Welcome on Frontons.net

Frontons.net is a collaborative project aimed at identifying and geotagging open-air single walled fronton around the world.

This website offers differents possibilities to consult frontons' database: proximity researches by address, world map of the frontons and pages dedicated to the latest frontons added.

You are also invited to share all your knowledge about the frontons, whether commenting existing pages and/or suggesting a new fronton.

If you encounter technical issues, have a suggestion or require more information about the site, please leave a message using the contact form.

Thank you!

Summer 2014 Update

To celebrate its fourth year anniversary, and better respond to the growing demands, Frontons.net opens up to left walled frontons and trinquets.

Frontons.net, today more then ever the biggest collection of frontons of the web!

September 2017 Update

Frontons.net just turned 7!

Now, Frontons.net supports Responsive Web Design: A technique for building websites that allows design to respond to the size of a device's screen.

I wish you all welcome and happy browsing!

— Pascal BOURUT

Recently added frontons
  • 01169 Ibarra, Araba Spain
  • 20700 Zumarraga, Gipuzkoa Spain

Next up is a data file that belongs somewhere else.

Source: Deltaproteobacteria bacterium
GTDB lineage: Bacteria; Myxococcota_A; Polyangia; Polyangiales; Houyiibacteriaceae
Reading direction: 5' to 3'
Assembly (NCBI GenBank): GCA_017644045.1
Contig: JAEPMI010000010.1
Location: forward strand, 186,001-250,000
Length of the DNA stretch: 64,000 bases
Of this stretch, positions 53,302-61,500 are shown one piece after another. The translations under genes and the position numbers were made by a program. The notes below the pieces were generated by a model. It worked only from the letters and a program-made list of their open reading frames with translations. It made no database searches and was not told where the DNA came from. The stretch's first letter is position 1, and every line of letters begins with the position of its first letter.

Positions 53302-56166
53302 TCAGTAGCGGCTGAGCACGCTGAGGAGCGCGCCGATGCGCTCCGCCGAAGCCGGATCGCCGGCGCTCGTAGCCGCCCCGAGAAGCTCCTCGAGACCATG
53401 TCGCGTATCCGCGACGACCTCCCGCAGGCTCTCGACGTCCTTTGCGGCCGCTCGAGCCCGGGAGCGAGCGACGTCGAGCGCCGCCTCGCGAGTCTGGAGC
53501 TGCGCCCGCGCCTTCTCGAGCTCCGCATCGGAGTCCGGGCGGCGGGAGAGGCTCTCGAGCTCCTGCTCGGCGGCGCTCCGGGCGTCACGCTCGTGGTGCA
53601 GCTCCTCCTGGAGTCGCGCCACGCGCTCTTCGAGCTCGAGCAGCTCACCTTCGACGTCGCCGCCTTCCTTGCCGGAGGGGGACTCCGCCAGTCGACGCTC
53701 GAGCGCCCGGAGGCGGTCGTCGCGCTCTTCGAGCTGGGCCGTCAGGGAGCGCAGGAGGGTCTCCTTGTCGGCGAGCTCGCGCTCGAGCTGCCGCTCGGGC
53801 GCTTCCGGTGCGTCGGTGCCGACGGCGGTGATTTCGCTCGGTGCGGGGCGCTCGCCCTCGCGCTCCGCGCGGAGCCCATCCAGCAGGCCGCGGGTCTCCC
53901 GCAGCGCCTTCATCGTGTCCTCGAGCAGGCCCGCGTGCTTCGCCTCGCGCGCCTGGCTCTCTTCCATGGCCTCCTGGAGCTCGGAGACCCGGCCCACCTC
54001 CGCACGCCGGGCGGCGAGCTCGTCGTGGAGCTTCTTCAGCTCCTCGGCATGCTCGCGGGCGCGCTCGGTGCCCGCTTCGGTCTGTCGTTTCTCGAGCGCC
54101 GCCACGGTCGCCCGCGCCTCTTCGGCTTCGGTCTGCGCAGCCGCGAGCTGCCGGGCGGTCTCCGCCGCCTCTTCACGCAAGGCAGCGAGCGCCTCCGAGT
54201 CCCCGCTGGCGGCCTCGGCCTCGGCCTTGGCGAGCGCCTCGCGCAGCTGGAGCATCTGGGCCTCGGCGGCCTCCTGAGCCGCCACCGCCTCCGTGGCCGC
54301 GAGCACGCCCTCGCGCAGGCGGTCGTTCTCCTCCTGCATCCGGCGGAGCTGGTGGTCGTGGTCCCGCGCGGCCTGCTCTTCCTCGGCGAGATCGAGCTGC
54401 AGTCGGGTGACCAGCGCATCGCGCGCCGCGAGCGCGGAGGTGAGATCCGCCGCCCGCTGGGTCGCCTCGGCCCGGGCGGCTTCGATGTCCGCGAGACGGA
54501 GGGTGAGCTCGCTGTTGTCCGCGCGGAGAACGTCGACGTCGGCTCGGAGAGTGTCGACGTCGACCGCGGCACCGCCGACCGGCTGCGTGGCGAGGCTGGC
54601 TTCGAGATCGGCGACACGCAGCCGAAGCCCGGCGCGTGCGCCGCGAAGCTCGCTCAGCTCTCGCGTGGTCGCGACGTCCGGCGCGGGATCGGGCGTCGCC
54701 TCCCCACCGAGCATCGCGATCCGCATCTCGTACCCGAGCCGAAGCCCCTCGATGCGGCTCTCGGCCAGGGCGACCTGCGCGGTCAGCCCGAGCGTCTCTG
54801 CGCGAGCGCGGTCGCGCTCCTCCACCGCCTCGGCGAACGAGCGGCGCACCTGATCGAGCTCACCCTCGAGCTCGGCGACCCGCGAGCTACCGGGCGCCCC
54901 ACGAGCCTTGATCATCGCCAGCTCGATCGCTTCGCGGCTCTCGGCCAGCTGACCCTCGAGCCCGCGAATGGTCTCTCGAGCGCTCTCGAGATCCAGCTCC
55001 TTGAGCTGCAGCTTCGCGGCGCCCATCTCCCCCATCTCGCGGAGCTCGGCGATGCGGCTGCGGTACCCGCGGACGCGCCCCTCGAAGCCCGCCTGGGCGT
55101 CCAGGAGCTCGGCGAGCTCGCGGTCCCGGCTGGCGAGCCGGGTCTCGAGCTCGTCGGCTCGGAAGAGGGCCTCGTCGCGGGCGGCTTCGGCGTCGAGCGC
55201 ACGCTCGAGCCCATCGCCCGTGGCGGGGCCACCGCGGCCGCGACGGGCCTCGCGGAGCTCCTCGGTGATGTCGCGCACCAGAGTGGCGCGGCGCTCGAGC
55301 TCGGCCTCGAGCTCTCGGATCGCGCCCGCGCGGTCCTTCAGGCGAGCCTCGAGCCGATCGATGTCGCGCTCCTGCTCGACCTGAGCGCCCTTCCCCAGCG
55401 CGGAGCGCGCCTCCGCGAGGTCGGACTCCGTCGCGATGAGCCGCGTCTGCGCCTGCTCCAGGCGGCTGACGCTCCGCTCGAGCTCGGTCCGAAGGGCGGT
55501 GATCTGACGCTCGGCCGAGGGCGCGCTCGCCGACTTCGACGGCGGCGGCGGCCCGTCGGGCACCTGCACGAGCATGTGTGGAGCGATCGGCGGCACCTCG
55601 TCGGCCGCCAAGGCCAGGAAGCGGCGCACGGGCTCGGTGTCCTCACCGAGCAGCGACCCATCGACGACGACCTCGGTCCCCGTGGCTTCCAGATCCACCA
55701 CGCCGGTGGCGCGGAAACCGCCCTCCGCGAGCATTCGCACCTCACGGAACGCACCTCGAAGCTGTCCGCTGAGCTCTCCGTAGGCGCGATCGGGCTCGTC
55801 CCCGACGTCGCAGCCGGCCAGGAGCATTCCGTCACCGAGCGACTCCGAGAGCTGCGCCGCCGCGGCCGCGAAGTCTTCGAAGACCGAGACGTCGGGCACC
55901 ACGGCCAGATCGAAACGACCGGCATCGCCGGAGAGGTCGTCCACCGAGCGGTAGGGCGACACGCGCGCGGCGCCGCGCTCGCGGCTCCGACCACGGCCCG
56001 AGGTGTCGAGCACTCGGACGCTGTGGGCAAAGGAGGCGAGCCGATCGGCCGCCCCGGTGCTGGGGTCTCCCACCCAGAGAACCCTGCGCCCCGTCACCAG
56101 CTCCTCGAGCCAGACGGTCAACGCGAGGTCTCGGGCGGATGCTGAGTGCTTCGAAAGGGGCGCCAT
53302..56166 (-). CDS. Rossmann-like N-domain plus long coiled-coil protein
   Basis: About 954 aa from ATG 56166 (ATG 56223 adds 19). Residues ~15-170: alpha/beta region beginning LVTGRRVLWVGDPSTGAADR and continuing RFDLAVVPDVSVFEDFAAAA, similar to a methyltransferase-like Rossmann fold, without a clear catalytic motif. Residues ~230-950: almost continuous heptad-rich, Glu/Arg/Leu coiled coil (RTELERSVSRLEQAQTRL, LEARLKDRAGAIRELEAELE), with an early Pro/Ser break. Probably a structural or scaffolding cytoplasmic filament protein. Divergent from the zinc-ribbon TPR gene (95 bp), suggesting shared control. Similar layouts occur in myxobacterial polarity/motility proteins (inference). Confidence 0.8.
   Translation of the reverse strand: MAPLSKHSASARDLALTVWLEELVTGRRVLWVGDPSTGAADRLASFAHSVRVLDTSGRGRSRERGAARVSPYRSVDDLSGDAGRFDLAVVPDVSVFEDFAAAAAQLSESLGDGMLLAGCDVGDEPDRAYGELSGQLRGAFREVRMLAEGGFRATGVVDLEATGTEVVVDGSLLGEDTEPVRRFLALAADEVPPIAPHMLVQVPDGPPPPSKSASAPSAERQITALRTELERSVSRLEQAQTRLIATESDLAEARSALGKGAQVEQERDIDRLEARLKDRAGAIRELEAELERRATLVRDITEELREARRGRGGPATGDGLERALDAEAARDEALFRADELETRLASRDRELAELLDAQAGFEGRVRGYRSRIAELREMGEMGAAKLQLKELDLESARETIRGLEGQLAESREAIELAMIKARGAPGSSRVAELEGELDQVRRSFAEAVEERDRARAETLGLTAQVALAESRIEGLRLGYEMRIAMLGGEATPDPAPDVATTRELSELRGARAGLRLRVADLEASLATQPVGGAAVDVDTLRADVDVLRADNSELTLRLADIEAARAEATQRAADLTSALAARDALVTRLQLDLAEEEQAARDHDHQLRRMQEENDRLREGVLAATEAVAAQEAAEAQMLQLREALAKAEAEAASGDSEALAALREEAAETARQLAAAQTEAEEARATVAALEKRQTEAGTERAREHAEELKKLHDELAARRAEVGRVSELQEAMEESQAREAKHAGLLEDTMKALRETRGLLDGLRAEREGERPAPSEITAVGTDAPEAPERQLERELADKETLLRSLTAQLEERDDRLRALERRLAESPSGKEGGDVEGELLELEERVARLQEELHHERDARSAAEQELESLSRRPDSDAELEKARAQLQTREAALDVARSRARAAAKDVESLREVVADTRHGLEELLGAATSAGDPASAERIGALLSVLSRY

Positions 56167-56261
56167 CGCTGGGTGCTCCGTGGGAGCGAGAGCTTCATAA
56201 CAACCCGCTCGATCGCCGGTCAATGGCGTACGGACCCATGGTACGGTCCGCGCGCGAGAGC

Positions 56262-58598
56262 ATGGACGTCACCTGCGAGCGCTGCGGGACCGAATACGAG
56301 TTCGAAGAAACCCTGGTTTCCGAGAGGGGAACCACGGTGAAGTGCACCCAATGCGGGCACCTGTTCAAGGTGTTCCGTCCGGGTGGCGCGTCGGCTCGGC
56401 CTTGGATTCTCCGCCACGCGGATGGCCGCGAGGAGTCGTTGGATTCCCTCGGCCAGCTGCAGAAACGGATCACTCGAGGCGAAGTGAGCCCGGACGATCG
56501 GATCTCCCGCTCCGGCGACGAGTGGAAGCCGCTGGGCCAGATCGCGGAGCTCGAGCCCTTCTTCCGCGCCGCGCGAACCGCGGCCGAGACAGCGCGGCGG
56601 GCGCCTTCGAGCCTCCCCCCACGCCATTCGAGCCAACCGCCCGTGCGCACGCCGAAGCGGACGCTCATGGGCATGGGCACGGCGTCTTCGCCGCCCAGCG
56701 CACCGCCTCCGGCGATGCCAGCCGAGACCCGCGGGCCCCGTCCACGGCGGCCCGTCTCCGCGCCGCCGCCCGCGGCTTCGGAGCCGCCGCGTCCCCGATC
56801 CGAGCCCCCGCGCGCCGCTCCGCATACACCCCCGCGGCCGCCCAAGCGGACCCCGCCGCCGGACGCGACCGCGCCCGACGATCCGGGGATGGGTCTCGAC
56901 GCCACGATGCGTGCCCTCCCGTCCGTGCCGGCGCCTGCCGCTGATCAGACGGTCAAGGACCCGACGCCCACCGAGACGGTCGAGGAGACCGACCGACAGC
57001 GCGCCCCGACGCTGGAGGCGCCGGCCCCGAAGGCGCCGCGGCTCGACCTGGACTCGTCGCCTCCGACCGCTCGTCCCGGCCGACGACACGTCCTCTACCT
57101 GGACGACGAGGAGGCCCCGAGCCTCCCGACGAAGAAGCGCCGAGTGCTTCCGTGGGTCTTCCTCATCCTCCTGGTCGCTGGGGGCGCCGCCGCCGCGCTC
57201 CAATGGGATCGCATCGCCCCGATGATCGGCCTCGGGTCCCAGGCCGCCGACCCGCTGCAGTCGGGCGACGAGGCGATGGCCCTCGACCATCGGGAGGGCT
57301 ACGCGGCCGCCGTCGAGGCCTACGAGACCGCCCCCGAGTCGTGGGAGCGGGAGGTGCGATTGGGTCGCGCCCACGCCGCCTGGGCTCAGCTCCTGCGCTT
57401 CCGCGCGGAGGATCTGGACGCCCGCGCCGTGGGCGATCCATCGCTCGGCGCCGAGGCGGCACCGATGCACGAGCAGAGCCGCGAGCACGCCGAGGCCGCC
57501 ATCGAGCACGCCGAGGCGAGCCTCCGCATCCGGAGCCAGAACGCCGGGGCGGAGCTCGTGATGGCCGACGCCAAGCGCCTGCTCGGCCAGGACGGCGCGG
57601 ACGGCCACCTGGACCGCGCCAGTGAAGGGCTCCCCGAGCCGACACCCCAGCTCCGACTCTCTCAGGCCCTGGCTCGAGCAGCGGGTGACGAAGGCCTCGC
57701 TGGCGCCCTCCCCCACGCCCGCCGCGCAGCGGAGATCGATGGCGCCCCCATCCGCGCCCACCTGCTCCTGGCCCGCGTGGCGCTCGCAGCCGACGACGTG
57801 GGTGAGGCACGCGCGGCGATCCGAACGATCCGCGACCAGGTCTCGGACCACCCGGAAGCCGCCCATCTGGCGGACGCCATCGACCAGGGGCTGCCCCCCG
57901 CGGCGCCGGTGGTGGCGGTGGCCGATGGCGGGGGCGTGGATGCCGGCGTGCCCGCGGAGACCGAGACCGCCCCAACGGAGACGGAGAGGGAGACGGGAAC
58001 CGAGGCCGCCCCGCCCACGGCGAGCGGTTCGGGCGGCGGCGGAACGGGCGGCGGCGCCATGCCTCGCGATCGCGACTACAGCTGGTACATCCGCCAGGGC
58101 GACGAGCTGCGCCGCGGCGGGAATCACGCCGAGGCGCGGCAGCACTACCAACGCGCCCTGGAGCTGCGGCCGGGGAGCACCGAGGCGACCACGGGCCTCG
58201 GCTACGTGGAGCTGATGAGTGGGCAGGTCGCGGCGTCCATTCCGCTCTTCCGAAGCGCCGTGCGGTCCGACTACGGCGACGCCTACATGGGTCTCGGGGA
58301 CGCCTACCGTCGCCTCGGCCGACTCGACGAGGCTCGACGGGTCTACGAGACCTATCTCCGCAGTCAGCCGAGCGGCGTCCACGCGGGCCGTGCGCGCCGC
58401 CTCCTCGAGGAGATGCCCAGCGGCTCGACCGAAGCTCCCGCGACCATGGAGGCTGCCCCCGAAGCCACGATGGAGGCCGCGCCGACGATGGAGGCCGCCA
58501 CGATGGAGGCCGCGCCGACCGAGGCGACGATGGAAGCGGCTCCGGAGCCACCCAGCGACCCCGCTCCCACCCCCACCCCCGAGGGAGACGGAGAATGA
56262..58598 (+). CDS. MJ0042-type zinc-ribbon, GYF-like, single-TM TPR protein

• 48314 Bizkaia Spain
  • 20700 Zumarraga, Gipuzkoa Spain
  • 20700 Zumarraga, Gipuzkoa Spain

Top rated frontons
  • 64130 Barcus, France
  • 40230 Saint-Geours-de-Maremne, France
  • 40390 Saint-Barthélemy, France
  • 64990 Mouguerre, France
  • 64990 Mouguerre, France
Did you know?

A Fronton (Basque: frontoi or pilotaleku, French: fronton, Spanish: frontón) is a two walled or single walled court used as playing area for Basque pelota.

The front wall of the first frontons in villages was usually the wall of a church. Because the games being played close by, several priests would play pelota along with the villagers and got to be well-known players and often served as referees in provincial or town competitions but were out of the picture when it turned into a commercialized sport.

Because of the increasing popularity of the game, many Basque churches put up signs forbidding pelota games on their porches. The game were also played in town halls, but when the game turned into a highly popular entertainment in the region, towns started to build special frontons in open-air or closed courts.

duckaddict.com - Pascal BOURUT